For a month, I got everything on demand – including angst about jobs

Life is much easier when everything is on-demand.
Life is much easier when everything is on-demand.

June proved to be a hectic month for me, jammed with travel to Nantucket, Miami, Austin, and New York. Fortunately, a bunch of startups have sprung up to take on the tasks that I didn’t have time for.

With my cellphone and credit card, I was able to do laundry, tackle household chores, and find a place to park — despite my over-stuffed schedule. Here are some highlights:

Two blocks too far

There’s a dry cleaner two blocks from my house, but I almost always forget to bring the bag of clothes with me when I head out. Washio, based in Los Angeles, is a service that handles laundry and dry cleaning; its app lets you schedule specific times for pick-up and drop-off. A friendly “Washio ninja” — yes, that’s what the company calls them — was at my doorstep at 10:30 a.m. on the dot, just a few seconds after I received a text message saying she was arriving. She took my bag and gave me a cookie.

The return didn’t work as smoothly: a driver arrived more than an hour early and had only half of my order. After a phone call with Washio, the rest of my clothes showed up about three hours later. Some sample prices: shirts $1.99 each, pants and sweaters $7.95. (I accidentally had a T-shirt cleaned for $6, something that wouldn’t have happened if I’d gone to the local shop.)

No time for a sandwich stop

The next day was crammed with appointments around Boston, and I needed to be at my desk for a 2:30 conference call. I had no time to stop for lunch, so I used an app from San Francisco-based Postmates to order a roast beef sandwich and Vitaminwater from Roast Beast, a shop in Boston that doesn’t deliver. The Postmates app finds a willing courier with a car or bike, and promises delivery within an hour. It took 32 minutes. The total cost was $15.09, about $5 of which represented a service fee, delivery fee, and tip.

Honey do

My wife, Amy, had a dinner group coming over one evening, so rather than helping her straighten the house, I went to the website TaskRabbit, founded in Boston, but now in San Francisco. I requested someone to clean the house on a Thursday morning, and TaskRabbit presented two options: one “Tasker” charged $75 an hour, which seemed more like what I’d pay an accountant, but the other was willing to work for $20 an hour.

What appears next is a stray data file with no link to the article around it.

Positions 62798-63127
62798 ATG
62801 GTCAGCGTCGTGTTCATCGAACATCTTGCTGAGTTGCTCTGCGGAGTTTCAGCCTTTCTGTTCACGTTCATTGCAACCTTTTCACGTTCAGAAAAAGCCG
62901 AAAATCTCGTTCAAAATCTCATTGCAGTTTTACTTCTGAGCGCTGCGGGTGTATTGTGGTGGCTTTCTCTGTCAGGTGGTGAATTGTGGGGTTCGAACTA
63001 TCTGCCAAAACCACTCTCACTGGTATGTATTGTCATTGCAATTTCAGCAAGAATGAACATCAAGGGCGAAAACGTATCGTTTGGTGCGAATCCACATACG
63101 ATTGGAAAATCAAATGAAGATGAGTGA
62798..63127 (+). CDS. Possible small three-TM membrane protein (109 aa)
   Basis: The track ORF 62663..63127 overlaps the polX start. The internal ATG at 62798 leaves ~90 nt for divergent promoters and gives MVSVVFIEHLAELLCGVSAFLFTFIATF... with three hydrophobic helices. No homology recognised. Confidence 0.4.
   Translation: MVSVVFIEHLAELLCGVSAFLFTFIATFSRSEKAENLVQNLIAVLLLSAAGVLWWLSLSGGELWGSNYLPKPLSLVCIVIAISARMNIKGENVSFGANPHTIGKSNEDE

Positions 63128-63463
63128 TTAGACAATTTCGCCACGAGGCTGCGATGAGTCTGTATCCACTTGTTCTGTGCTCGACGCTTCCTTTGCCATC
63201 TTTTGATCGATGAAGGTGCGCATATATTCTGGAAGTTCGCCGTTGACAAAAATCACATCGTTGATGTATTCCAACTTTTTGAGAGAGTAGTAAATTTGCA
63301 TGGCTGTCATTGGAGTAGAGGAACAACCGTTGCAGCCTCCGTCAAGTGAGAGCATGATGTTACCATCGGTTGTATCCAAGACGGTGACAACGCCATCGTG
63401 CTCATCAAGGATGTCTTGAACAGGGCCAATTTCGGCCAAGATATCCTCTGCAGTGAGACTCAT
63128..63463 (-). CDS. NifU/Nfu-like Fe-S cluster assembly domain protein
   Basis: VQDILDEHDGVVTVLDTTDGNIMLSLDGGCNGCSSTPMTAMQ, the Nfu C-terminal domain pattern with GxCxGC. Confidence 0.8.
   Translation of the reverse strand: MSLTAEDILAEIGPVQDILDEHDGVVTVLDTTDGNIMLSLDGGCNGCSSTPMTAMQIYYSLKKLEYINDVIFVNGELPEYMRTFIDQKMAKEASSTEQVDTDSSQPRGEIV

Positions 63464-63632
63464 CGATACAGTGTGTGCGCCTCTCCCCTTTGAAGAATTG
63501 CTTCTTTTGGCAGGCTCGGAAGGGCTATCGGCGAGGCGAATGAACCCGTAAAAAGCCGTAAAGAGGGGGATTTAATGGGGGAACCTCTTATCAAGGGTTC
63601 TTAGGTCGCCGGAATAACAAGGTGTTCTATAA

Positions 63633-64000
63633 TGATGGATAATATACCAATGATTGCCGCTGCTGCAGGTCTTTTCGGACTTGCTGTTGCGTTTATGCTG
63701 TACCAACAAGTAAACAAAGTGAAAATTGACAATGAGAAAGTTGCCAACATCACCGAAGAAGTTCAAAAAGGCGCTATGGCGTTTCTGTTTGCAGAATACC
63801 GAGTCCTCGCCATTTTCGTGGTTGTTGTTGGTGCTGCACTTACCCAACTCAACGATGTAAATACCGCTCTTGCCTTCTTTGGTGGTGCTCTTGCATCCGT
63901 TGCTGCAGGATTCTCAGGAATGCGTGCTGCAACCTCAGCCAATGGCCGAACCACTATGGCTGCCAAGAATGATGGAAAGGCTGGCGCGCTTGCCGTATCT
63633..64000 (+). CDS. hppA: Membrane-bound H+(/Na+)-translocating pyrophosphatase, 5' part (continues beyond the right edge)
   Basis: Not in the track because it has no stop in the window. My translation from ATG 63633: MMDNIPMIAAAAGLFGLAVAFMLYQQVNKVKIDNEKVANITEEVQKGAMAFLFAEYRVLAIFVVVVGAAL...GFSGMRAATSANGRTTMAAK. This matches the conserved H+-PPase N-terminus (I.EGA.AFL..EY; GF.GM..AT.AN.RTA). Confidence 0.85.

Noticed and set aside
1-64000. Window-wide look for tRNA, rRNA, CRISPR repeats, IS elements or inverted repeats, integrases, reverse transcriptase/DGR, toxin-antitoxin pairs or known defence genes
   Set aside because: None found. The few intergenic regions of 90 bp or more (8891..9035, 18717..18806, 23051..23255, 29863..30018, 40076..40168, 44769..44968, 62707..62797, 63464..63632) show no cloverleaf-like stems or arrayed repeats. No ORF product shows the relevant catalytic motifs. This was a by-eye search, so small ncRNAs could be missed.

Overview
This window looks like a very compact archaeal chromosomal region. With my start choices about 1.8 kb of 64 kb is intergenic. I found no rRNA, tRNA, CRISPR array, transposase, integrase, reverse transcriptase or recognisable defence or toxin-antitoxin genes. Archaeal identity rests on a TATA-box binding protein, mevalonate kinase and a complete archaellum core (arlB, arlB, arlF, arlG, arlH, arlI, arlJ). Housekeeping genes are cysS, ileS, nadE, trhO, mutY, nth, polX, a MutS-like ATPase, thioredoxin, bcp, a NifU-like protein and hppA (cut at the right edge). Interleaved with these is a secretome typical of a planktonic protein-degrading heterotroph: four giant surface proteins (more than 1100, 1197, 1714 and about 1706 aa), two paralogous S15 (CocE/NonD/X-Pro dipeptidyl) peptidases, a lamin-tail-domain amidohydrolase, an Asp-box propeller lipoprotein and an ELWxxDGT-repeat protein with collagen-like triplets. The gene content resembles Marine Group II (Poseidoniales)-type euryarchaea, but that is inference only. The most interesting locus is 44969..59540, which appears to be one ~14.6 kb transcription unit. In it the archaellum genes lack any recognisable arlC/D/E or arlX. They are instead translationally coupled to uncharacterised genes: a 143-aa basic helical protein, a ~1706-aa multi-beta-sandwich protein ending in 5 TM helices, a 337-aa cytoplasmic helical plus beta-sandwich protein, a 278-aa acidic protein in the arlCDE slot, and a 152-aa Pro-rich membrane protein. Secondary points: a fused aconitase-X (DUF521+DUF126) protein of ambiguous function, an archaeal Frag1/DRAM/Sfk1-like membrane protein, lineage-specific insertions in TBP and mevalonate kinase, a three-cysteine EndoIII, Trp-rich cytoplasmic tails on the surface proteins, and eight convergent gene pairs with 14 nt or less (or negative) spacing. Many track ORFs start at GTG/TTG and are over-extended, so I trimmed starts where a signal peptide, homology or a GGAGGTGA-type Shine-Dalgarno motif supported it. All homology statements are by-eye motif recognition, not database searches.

She was on-time, cheerful, and took care of the job in 2 hours 15 minutes. The total was $47.25, including a “trust and safety fee,” which helps cover insurance and background checks on Taskers, according to the company.

It’s 5 o’clock somewhere

The next afternoon, I downloaded the app Drizly from a Boston startup that sends booze orders to local liquor stores that deliver. The app notified me that deliveries don’t start until 2 p.m. — I placed my order around 1:30 — but by 2:24, a driver from Foley Liquors in Brookline Hills was on my doorstep holding a brown paper bag. He checked my ID, and handed over the bottles of hard cider — most of them still cold. Drizly charges a $5 delivery fee, and you can tip the driver through the app, or do so in cash.

Freelance mower

How could I resist when a service called Plowz & Mowz sent an e-mail suggesting that I let them mow my lawn? Amy scheduled them to show up on a Friday afternoon, and as I was wrapping up my day, I heard the buzz of a mower. The job was done well — except for a stray paper towel that got shredded, but wasn’t picked up. Mowz charged $50 to do my smallish yard; Amy tracked down a coupon code online that cut it to $30.

Omnipresent valet service

On a rainy Monday, I opted to drive to the Back Bay for a 9 a.m. meeting. I used an app called Luxe Valet to request a valet parker to meet me outside the building of my appointment. After some confusion when the request was cancelled — twice — a friendly fellow named Jeffrey materialized and drove off with my Subaru. The coolest thing about the service was I didn’t need to return to the same spot to reclaim my car; I went to a lunch on Newbury Street, and the vehicle was returned to me there.

Luxe Valet was the only one of the services that felt like a bargain: The company charges $5 per hour, with a maximum rate of $25 per day. My tab was $22.94 for 4 1/2 hours, less than most Back Bay garages.

Did I feel ambivalent about outsourcing errands and chores to a small army of freelancers? Absolutely. I told myself I was putting money into people’s pockets. But the Postmates courier who delivered my sandwich worked about a half hour to earn $5.40 — not factoring in the cost of gas, insurance, or car maintenance. I wondered about his daily earnings, especially if there were lags between deliveries. (A company spokeswoman said couriers can take on multiple jobs at once, multiplying their earnings.)

There were a couple services I didn’t get a chance to sample. One was Savanna, a Boston startup that dispatches a barber to your home or office. When I tried to book a $39 appointment two days in advance, I began a back-and-forth e-mail exchange with a Savanna employee who eventually admitted, “This week is slammed,” and suggested the following week, which was too far off for me.

Another was HereComesTheAirplane.co, which posits that having food delivered still leaves some hard labor for you. So they will send someone over who will say, “Here comes the airplane!” while he or she feeds you.

That one, it turns out, may be a joke.

Scott Kirsner writes the Innovation Economy column every Sunday in the Boston Globe, in which he tracks entrepreneurship, investment, and big company activities around New England.
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